Poster Topical Area: Vitamins and Minerals

Location: Hall D

Poster Board Number: 491

P26-030 - Added value of plasma zinc as a mortality risk biomarker in the critically ill

Sunday, Jun 10
8:00 AM – 6:00 PM

Objective: To assess the added value of plasma zinc level as a mortality risk biomarker in the critically ill.

Design: Over a 4-year period, in 2 ICUs, 2 patient cohorts were recruited; one with severe chronic liver disease (CLD) and the other without CLD (non-CLD), sex, age and weight matched. Predictors of overall 6-month outcome (as hazard ratios (HR)) were 3 determined by Cox regression (Figure 1). The added value of plasma zinc (normal range: 9-21 µmol/L) was estimated via time-dependent receiver operating characteristic (ROC) curves (Figure 2), and risk-reclassification measures: (continuous) net reclassification index (NRI>0) and integrated discrimination improvement (IDI) for survival data.


Results:
The data-set comprised 142 patients, of mean (SD) age 54(12.3) years, APACHE III score 80.2(34.0) and SOFA score 6.5(4); 63% were male and overall 6-month mortality was 35.2 % (53.6 % in the CLD and 17.8 % in the non-CLF cohort). Plasma zinc was 5.3(2.2) µmol/L in the CLD cohort (n=69) and 8.1(2.9) µmol/L in the non-CLD cohort (n=73). Three predictors of 6-month outcome were SOFA score (HR1.30, 95% CI: 1.20, 1.41), ICU-site (HR0.51: 0.38, 0.90) and plasma zinc (0.78: 0.74, 0.94); Cox-model R2 was 0.57, 95%CI: 0.45, 0.70. Time-dependent ROC curves showed superiority of the model including plasma zinc, up to 100 days of follow-up. Similarly, the addition of plasma zinc produced significant risk reclassification over time: NRI>0: 0.692 (0.006, 0.982), P=0.013 and IDI: 0.066(0.009, 0.150), P=0.013; and median improvement in risk score: 0.041 (0.006, 0.131), P=0.020.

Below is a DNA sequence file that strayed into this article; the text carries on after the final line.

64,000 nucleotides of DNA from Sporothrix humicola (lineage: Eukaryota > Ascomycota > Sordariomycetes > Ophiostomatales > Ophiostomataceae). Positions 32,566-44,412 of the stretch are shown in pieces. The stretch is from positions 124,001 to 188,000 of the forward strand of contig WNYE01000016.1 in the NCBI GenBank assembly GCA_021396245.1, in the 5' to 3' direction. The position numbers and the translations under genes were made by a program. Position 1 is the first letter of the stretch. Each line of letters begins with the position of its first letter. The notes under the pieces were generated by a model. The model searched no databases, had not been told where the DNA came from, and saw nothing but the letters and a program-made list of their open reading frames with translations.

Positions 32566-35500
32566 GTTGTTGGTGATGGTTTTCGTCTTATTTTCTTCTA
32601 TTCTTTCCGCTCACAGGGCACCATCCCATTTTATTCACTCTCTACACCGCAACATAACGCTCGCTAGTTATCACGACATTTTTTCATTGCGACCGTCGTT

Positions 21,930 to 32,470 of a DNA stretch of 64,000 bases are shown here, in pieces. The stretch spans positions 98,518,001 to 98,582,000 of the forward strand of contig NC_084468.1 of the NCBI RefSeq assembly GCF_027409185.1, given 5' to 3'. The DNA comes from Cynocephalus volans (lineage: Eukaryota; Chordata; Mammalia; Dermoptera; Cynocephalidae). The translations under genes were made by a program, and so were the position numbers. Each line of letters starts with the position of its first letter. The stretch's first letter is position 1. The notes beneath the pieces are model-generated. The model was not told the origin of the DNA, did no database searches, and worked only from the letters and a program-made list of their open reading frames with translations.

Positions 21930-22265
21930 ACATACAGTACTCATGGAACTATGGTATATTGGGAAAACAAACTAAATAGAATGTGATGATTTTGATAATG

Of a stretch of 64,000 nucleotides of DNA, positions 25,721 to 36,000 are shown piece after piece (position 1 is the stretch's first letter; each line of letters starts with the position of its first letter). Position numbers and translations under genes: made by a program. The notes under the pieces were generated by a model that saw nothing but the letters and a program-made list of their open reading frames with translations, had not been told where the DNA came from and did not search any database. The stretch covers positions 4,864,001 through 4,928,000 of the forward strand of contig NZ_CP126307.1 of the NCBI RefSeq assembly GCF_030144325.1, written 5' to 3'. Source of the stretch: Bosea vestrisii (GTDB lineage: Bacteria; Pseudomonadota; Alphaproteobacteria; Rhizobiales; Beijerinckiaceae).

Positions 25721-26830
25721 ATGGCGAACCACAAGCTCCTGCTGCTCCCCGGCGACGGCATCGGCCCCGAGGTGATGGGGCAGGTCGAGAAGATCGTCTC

Conclusions: Plasma zinc levels were independently associated with mortality and demonstrated added-value as an over-time risk biomarker.



Key Words: plasma zinc, mortality, risk biomarker, critical illness



Funding Source: Only funding received was for plasma zinc determinations in the match control group of patients. The funding came from the Department of Intensive Care at the Lyell McEwin hospital, Haydown Road, Elizabeth Vale South Australia 5112.
Figure 1. Graphic display of predicted survival curves from the Cox model, with 95% CI, for various covariate combinations over all patients.

Figure 2. The added value of zinc as assessed by the area under time dependent ROC curves. Superiority of the model including plasma zinc levels up to 100 days follow up.

CoAuthors: John Moran – The Queen Elizabeth Hospital, Adelaide, South Australia; Mrudula Kanhere – Lyell McEwin Hospital, Adelaide, South Australia; Peter Zalewski – Basil Hetzel Institute, University of Adelaide, South Australia; Garry Nind – Lyell McEwin Hospital, Adelaide, South Australia ; John Santamaria – St Vincents Hospital, Melbourne, Victoria, Australia

Sydney Jacobs

Consultant ICU and Consultant
Queen Elizabeth Hospital and Lyell McEwin Hospital
Adelaide, South Australia, Australia